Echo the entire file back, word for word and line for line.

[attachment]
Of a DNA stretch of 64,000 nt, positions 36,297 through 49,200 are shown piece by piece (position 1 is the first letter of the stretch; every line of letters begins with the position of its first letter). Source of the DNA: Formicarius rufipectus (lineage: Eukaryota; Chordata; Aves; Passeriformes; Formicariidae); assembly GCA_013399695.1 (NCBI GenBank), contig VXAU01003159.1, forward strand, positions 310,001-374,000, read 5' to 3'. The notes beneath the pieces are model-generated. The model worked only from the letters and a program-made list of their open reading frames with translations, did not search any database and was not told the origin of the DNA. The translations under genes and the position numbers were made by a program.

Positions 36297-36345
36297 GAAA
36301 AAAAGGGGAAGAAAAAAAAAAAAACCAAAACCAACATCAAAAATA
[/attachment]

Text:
Of a DNA stretch of 64,000 nt, positions 36,297 through 49,200 are shown piece by piece (position 1 is the first letter of the stretch; every line of letters begins with the position of its first letter). Source of the DNA: Formicarius rufipectus (lineage: Eukaryota; Chordata; Aves; Passeriformes; Formicariidae); assembly GCA_013399695.1 (NCBI GenBank), contig VXAU01003159.1, forward strand, positions 310,001-374,000, read 5' to 3'. The notes beneath the pieces are model-generated. The model worked only from the letters and a program-made list of their open reading frames with translations, did not search any database and was not told the origin of the DNA. The translations under genes and the position numbers were made by a program.

Positions 36297-36345
36297 GAAA
36301 AAAAGGGGAAGAAAAAAAAAAAAACCAAAACCAACATCAAAAATA